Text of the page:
LinkedIn and Twitter: Whose account is it?

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Social media makes it very easy for employees to create a network of individuals with whom they currently work and/or may work in the future. However, the border between the personal and the professional in this context can be a very blurred one, and the question of who owns the contacts on LinkedIn – or on Twitter – is one that is that is increasingly troubling the courts.

In the UK, under the Copyright and Rights in Databases Regulations 1997 (the 1997 Regulations), databases compiled by employees in the course of their duties are, by default, the property of the employer. The 1997 Regulations prohibit “extraction and reutilisation” without the consent of the owners. However, the data in social media accounts are held on a third-party server and require little or no investment from an employer to create, except perhaps indirectly through the use of the employee’s time. It is therefore questionable whether contacts on social media would satisfy the definition of a database for the purpose of the 1997 Regulations.

In a case from before the explosion of social media – PennWell Publishing (UK) Ltd v Ornstein [1] – the High Court held that a list of contacts created and maintained by a journalist on his employer’s email system belonged to the employer, although the court stated that if he had kept his personal contacts separate from his employer’s, then he would have been entitled to use them. This was followed by Hays v Ions [2] where the High Court found that an employer had reasonable grounds to bring a claim against a former employee who had used its database to create personal contacts in LinkedIn, although that case was somewhat exceptional as it concerned an alleged serious breach of trust.

More typical is the case concerning the political correspondent Laura Kuenssberg, who had built up a Twitter following of over 60,000 on her BBC account. The BBC had no written policy for who owned followers of a Twitter account and, as a result, Ms Kuenssberg was able to transfer the 60,000 followers across to her new ITV Twitter account when she transferred to ITV.

LinkedIn stipulates that the account is owned by the employee. This can present problems for employers. Many employees take their LinkedIn account with them when moving jobs. However, this summer, in Whitmar Publications v Gamage [3], the High Court showed itself prepared to grant an injunction to prevent a former employee from using LinkedIn to compete with his former employer.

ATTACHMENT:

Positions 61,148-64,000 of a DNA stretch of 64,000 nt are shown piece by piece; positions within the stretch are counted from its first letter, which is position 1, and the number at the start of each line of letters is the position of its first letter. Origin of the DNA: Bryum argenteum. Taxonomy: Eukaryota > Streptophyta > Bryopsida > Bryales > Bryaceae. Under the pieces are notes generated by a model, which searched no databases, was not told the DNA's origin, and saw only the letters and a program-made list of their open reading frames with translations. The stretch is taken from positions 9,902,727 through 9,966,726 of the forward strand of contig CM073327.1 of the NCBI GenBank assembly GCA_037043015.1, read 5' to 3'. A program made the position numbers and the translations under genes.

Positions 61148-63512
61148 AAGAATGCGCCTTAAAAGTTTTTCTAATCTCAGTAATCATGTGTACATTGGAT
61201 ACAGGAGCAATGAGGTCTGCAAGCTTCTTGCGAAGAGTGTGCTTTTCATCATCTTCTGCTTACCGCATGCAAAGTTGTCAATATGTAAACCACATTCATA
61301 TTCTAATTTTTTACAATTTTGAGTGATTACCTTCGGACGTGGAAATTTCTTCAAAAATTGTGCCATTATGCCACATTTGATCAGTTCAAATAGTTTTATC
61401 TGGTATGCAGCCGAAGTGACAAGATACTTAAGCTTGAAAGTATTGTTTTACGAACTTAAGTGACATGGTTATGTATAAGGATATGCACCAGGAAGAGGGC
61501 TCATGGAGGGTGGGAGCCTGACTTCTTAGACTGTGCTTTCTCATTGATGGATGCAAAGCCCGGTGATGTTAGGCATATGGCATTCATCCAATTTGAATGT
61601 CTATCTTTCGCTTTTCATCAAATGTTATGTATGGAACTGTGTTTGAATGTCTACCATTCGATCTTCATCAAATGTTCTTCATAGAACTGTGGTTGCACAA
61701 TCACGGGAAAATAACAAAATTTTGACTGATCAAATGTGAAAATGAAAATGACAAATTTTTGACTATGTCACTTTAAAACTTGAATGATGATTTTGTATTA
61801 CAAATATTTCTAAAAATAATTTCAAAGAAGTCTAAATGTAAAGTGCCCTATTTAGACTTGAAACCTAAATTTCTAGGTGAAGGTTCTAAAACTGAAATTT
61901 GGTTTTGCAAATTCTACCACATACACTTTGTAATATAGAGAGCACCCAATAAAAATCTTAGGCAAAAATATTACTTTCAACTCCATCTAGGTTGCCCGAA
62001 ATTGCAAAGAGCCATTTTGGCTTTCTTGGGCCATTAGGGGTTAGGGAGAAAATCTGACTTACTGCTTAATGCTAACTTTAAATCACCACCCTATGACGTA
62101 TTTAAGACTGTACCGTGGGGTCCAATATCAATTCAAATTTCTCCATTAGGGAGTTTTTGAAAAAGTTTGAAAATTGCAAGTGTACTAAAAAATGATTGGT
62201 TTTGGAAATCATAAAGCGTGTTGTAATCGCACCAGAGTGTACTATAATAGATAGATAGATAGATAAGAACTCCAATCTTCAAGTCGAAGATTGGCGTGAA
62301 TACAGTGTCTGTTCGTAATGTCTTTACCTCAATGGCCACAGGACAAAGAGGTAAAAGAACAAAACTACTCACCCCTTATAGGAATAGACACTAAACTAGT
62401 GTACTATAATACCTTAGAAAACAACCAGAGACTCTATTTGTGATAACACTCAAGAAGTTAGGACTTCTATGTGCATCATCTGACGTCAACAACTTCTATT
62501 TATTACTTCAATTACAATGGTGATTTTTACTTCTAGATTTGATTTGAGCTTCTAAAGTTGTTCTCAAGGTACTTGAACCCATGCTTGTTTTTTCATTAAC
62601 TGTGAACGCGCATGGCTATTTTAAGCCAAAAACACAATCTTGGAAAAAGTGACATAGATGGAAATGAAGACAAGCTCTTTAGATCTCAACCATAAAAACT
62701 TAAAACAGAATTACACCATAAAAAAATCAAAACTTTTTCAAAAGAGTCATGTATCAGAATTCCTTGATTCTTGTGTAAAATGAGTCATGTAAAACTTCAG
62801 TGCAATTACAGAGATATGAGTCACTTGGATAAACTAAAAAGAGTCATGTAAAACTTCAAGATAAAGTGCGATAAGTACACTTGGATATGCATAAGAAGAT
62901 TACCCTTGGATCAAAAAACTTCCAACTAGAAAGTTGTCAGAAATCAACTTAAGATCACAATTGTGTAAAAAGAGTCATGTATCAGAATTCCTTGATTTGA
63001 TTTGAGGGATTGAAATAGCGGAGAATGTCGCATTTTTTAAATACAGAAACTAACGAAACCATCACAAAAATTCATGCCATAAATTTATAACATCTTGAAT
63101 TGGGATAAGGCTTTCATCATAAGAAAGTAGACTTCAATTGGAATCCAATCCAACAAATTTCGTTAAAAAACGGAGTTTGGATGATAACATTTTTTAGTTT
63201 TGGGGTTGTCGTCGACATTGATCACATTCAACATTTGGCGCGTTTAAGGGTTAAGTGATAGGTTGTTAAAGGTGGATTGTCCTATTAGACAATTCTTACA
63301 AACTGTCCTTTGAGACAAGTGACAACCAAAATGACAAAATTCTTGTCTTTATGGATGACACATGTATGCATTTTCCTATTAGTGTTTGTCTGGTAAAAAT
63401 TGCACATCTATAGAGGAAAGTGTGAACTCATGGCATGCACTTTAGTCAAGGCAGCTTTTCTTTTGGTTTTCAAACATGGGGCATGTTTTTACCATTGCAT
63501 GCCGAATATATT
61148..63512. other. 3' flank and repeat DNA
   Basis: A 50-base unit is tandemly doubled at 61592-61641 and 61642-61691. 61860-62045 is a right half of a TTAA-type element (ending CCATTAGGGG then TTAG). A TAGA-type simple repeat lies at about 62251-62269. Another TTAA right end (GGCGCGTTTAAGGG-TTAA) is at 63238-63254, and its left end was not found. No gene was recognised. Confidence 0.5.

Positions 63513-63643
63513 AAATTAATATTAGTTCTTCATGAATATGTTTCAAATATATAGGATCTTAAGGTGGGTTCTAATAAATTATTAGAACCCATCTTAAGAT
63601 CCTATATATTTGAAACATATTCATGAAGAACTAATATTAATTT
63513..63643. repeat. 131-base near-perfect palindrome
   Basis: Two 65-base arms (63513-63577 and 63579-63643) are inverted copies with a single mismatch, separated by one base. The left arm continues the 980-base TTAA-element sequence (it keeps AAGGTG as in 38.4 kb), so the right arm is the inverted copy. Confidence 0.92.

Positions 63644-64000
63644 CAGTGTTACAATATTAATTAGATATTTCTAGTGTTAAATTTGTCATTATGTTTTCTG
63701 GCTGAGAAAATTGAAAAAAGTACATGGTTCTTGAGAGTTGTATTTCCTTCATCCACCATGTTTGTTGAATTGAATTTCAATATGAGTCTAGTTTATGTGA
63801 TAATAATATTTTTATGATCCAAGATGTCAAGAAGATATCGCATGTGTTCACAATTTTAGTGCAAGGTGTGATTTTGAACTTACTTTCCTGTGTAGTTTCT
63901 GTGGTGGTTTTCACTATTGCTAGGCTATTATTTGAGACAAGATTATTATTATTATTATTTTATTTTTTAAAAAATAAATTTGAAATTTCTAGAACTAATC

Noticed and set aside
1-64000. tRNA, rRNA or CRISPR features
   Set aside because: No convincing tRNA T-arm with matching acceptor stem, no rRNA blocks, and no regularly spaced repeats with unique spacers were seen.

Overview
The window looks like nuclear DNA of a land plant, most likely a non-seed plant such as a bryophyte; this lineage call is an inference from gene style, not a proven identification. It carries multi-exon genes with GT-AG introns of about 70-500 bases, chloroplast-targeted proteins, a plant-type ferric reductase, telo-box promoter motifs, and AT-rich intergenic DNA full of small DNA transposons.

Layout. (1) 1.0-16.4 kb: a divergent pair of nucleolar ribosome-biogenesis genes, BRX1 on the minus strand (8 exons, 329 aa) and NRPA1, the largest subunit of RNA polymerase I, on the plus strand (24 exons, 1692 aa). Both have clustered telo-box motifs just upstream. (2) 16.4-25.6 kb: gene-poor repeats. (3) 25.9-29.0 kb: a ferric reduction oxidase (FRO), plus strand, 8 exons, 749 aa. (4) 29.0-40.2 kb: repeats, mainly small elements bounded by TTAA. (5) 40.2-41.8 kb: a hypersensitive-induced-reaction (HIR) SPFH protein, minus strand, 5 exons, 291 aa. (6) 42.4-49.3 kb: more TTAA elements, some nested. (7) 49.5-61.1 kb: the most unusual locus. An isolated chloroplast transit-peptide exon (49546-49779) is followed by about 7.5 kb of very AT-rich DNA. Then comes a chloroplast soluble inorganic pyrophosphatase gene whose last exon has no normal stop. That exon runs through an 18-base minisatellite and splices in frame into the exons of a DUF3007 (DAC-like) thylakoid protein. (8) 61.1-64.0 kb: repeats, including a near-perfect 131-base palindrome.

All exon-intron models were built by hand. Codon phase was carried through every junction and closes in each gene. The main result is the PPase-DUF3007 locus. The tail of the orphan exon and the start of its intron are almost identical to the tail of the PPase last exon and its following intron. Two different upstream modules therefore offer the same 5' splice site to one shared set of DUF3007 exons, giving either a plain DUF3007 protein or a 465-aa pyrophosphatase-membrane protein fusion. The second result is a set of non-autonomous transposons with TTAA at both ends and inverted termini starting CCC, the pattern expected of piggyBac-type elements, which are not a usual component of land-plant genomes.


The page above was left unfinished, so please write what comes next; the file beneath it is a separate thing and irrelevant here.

The Whitmar case involved allegations of breach of duty against an employee, who it appeared was seeking to take confidential information (contained in the employer’s LinkedIn groups, which in turn was stored on his employer’s computer systems) for his own benefit to the detriment of his employer.

Practical tips for businesses

There will be more cases involving ownership of contacts on LinkedIn and Twitter. In the meantime businesses should:

  • establish clear guidelines regarding the privacy and confidentiality of LinkedIn and Twitter networking information and ensure those guidelines are communicated to employees
  • ensure that the guidelines make clear that the business retains the proprietary interest in all contact management software, including LinkedIn and Twitter
  • ensure that the business retains control of all usernames and passwords for “branded accounts” in a similar way to email addresses.
  • ensure that the business’ LinkedIn groups are held separately from personal LinkedIn accounts
  • ensure that LinkedIn contacts are replicated elsewhere on the network
  • incorporate a provision into contracts of employment whereby the employee assigns any proprietary interest in LinkedIn contacts to the employer or that they agree to close down their account when their employment ceases.


[1] [2007] EWHC 1570
[2] [2008] EWHC 745 (Ch)
[3] [2013] EWHC 1881 (Ch)